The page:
Just to give a bit of extra info, I have a rare genetic disease that causes my collagen to be faulty (and have literal head to toe significant health issues as a result). One of the effects are hypermobile, weak joints across my body. One of the reasons that I decided to try uke (other than falling in love with it) was that it would help my hands to be a bit stronger. Having said that, as much as I try to work on my hand strength, there is simply no way they will every be "normal" strength. I only say this because I'm not trying to avoid "putting in the work" to get my hands better, it's just a realistic fact that my finger joints will dislocate and always be loose. This is why I'm trying to seek ways to make the KLOS more easily playable, like my OU. I have to say, I personally love the intonation and the resonance of the KLOS so I really hope I can make it easier for me to play.

    Lastly, I want to get one of the D'Addario Micro Tuners for the KLOS but I'm not liking the clip-on version on the high gloss finish (I'm borrowing it from my spouse for the moment). I'm considering the D'Addario NS Micro Soundhole Tuner or the D'Addario NS Micro Clip-Free Tuner. Any thoughts as to which one might work best? I think either will be OK on this uke in terms of fit, but I'd love to hear opinions on which might be better and why. I'm including links to both below.

    D'Addario NS Micro Soundhole Tuner:
    http://www.daddario.com/pwProductDet...productid=1073

    D'Addario NS Micro Clip-Free Tuner:
    http://www.daddario.com/pwProductDet...productid=1156

  5. #65
    Join Date
    Aug 2016
    Location
    Twin Cities, Minnesota, USA
    Posts
    323

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    Quote Originally Posted by lifereinspired View Post
    .......I believe I was in the low 80's for my Indiegogo backer number, so, my understanding is that my KLOS was shipped after they decided to make the switch to lower the action from 3.0mm to 2.5mm. However, I still find it more difficult to play than my Outdoor Ukulele Carbon Soprano, who's action is lower. In fact, I've had enough difficulty that it's been discouraging me about my playing. But once I tried the OU again, I realize it's dealing with getting used to the new uke. For instance, on my OU, I can do barre (bar?) chords without any trouble but trying with all my might, I cannot get a good bar on the KLOS.

    I'd love to hear suggestions from anyone as to things I could easily do to make the KLOS easier to play. I'm a little worried about trying to lower the action further because KLOS said something about how they felt this was the most they could lower the action without causing significant buzzing - and indeed, I do get some buzzing as it is occasionally. However, I read earlier in this thread that people felt that the included (nylon) strings were incredibly thick. I'm curious if switching out strings might improve things. I thought I read that different type strings (even on a tenor) have different string tension so that there may exist a type of strings that also have lower tension in addition to being "thinner". Did I dream that up? Would this also help make it easier to play? I'm open to considering most any strings. It's not a huge cost difference to swap them out. Oddly, I'm not having much trouble with the wound Low-G but the other 3 nylon strings, I'm having a great deal of trouble with. Is there anything else you can think of that might help? I don't have any real skill re: working on a uke, which is why I'm asking about simple things to begin with. ......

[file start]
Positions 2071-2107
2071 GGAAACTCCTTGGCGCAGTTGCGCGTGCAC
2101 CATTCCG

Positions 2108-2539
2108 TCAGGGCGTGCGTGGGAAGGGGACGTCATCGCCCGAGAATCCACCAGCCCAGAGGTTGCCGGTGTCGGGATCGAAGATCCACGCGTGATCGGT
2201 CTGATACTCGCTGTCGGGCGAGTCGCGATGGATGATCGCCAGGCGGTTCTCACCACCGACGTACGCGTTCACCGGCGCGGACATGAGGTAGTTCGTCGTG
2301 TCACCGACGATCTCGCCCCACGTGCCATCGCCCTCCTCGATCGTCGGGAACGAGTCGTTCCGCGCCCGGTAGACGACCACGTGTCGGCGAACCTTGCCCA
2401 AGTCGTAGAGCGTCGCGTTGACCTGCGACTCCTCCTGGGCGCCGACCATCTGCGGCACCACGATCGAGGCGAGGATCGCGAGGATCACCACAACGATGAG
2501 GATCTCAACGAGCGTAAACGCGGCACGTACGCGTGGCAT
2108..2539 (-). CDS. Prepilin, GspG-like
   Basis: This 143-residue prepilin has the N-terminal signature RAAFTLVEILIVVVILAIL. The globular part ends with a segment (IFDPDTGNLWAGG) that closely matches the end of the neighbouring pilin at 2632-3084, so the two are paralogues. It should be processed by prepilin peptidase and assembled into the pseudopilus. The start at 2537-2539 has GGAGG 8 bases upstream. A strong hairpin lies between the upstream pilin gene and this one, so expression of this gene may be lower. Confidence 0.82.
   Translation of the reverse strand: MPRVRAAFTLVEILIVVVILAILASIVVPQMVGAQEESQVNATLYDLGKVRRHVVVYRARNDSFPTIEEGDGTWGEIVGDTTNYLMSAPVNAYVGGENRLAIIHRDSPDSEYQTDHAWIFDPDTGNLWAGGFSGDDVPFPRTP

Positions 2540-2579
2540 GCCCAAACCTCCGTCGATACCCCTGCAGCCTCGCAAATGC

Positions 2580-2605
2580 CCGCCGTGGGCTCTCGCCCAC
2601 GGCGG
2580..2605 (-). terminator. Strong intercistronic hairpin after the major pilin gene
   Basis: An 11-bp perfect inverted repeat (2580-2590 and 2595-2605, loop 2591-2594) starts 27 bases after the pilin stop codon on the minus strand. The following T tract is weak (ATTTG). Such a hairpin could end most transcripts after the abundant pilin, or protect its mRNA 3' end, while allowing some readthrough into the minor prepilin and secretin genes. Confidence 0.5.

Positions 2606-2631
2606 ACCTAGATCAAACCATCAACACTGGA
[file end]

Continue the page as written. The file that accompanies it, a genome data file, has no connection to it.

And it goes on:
All it needs is a good setup. Mine (#11) came with about 3.2 mm action at the 12th fret, and I lowered it to 2.2 mm (~0.090") at the 12th. I also lowered the action at the nut from between 0.030" and 0.040" down to 0.020" on all strings. No buzzing, using Living Waters low G fluorocarbon strings. And when he tried my Klos out Choirguy commented about just how low I had the action. So really you just need to take it to a good tech and suggest these sort of values as a goal. An alternative would be to take both your Klos and your OU to a good tech, and tell him to set up the Klos to be as low as the OU. (All of which serves to point out just how good the Outdoor ukuleles are, for just $150!)

  6. #66
    Join Date
    Apr 2010
    Location
    Mission Viejo, CA
    Posts
    1,452

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    The tuner "grips" are called buttons, sometimes knobs. They are not all the same. I'm guessing Gotoh compatible tuner buttons, would work, but I'm not positive. This is based on most import tuning machines seem to look more like Gotohs than Grover's.

    In a nutshell, as mentioned above, the ukulele needs to be setup. After tuning down to B instead of C, I occasionally get a slight buzz on the B (3rd) string. My action is set at .095". I will probably lower it a bit more and see how it is. I don't really want to do any fret work, but that might be unavoidable. After taking it on a week long vacation, I found it a bit challenging at times, compared to my wood tenors, but overall it fit the situation. It does lack a bit of volume.

    For you, the obvious issue is having to pay for a setup on a new ukulele, but it is what it is. Unfortunately for the buyers of the early production units, the newer ones should have incorporated some improvements. Whether that results in improved playability, I can't answer.